The Basque country restaurant is only too happy to share where it gets its beef from. Founder Iñaki Viñaspre also created the Slow Food Association of Catalonia - to counterbalance the growth of fast food restaurants. The Shoreditch restaurant champions the Basque style of cooking - using seasonal ingredients and cuts of beef known as "Txuletón". The cattle are kept alive, and with the ability to roam freely, until an old age - even after their productivity, whether it be for dairy or reproducing, has waned. In the UK, beef is normally eaten from cows killed at a young age.
The drawback is the ingredients are flown in daily from farm and coastal suppliers in Spain - meaning a larger carbon footprint - but you know for sure the cow you're eating as had a good old long life.
Gourmet Burger Kitchen
GBK proudly states on its website all beef is made from "100% prime beef, traditionally reared and grass fed on independent farms across the South West counties".
A spokesperson told me: "Our buffalo burgers are organic and come from the rather wonderful Laverstoke"
A bit about Laverstoke farm, in Hampshire: "2,500 acres of biodymanic & organic farming, following nature and keeping it natural, healthy and happy."
The farm's website is fascinating, and full of information about organic farming and using science to aid farming.
Tommi's first opened its doors in Iceland in 2004, before making its way over to London. The restaurant sources all its beef from H G Walter butchers, a family-run company providing free range and organic meat, poultry and game.
The butchers sell "pure-bred Aberdeen Angus beef, hand-selected to meet our exacting standards, and traditionally reared on open pastures in Ayrshire, Scotland".
The website adds: "We buy from small specialist producers, people who share our passion for good food, and from farmers who raise free range, organically-fed animals in the traditional way."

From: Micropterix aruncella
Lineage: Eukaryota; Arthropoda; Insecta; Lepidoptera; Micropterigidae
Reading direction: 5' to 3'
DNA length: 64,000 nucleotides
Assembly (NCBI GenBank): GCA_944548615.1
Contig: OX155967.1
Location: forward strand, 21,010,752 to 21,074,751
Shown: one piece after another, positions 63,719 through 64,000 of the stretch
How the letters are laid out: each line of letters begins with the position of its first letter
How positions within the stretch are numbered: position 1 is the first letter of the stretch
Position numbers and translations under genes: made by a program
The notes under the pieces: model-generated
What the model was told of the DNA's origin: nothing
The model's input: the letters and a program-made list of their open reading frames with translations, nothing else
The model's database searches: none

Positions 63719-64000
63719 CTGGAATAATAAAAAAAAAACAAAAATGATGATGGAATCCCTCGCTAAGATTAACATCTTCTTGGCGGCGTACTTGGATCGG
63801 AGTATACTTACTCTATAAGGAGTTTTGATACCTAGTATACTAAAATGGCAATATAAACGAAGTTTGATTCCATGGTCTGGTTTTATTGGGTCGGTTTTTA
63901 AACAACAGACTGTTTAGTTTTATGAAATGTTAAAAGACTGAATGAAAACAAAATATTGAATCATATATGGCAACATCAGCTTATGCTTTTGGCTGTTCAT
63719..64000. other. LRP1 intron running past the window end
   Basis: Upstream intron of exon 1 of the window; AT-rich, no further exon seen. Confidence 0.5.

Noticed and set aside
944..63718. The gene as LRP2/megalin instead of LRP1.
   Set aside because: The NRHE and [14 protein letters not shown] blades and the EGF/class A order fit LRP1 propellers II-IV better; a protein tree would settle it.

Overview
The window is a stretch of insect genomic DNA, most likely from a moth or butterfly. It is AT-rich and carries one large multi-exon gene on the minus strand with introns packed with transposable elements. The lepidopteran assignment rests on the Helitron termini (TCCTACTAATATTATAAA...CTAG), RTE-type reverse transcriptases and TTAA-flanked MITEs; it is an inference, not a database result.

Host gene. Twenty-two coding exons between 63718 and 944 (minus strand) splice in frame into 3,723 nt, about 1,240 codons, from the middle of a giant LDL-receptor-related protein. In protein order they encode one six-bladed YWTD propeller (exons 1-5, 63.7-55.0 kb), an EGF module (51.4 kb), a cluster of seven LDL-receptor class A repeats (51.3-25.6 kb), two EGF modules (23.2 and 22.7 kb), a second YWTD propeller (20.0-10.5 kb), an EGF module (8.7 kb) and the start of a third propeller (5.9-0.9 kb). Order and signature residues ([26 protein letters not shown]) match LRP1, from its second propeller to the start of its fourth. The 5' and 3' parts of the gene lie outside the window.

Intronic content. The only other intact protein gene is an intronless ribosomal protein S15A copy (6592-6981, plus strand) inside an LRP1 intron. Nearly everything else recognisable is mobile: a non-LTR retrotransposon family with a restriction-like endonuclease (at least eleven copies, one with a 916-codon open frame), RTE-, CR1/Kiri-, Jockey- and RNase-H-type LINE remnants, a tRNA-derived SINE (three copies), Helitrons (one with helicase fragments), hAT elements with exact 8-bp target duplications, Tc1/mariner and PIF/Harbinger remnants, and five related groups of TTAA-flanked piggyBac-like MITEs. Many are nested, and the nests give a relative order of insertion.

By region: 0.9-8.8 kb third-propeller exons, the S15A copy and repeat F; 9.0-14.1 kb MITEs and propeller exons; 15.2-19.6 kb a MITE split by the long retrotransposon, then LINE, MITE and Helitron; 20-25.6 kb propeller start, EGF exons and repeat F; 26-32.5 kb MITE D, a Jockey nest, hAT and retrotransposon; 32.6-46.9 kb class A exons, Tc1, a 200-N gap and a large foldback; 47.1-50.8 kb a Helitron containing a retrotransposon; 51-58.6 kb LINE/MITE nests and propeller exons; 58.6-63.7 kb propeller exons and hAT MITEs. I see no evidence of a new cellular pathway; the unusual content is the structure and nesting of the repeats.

Zan Kaufman was working as a lawyer in New York when he tasted the "best burger I had ever eaten". One year later, he moved to London, bought an old food van and Bleecker St. was born.
He writes on the restaurant's website: "There is zero compromise with our ingredients. Burgers are about the beef. We use rare-breed, pasture-fed beef from small farms in the UK."
The company tells me it uses The Butchery Ltd for its beef. The butchers state on their website:
"Focused on providing tasty, native-breed, free-range, pasture-fed, dry-aged meat sourced from small farmers who care.
"Pride as a butcher, respect for the animals we kill to eat and a desire to be sustainable means The Butchery Ltd buys whole animal carcasses, butchering 'nose to tail' in the traditional manner which is done by so few these days, then adapting cuts for the modern palate.
"Meat is free-range, as chemical-free as possible.. sourced directly from smaller farms or in conjunction with Traditional Breeds Meat Market."
Honest Burgers first started in 2010 as a marquee serving festivals and events. Soon after, the joint moved to Brixton, and well, the rest is history.
All the beef is sourced from Ginger Pig butchers, who state: "There is no great secret to what we do: we simply raise the best animals, in the happiest of circumstances, on the finest stretch of the Yorkshire Moors we could find."
The butchers have five "freedom" commitments, which include: Freedom from hunger or thirst, discomfort, pain, injury or disease; freedom to express normal behaviour, and freedom from fear and distress.
In short: you can be sure the meat you eat at Honest Burgers is free range. However, do note the meat is not organic, you can read more about Ginger Pig's reasons not to farm organically, instead focusing on sustainability, here.
The press office has kindly informed me that the Brgr.co burgers are sourced from Campbell Brothers butchers, up in Scotland, who also provide the Royal Household with meat and poultry. The butchers use beef from Buccleuch cattle which have been grass fed - and the company is proud of its "fully traceable" pasture to plate policy.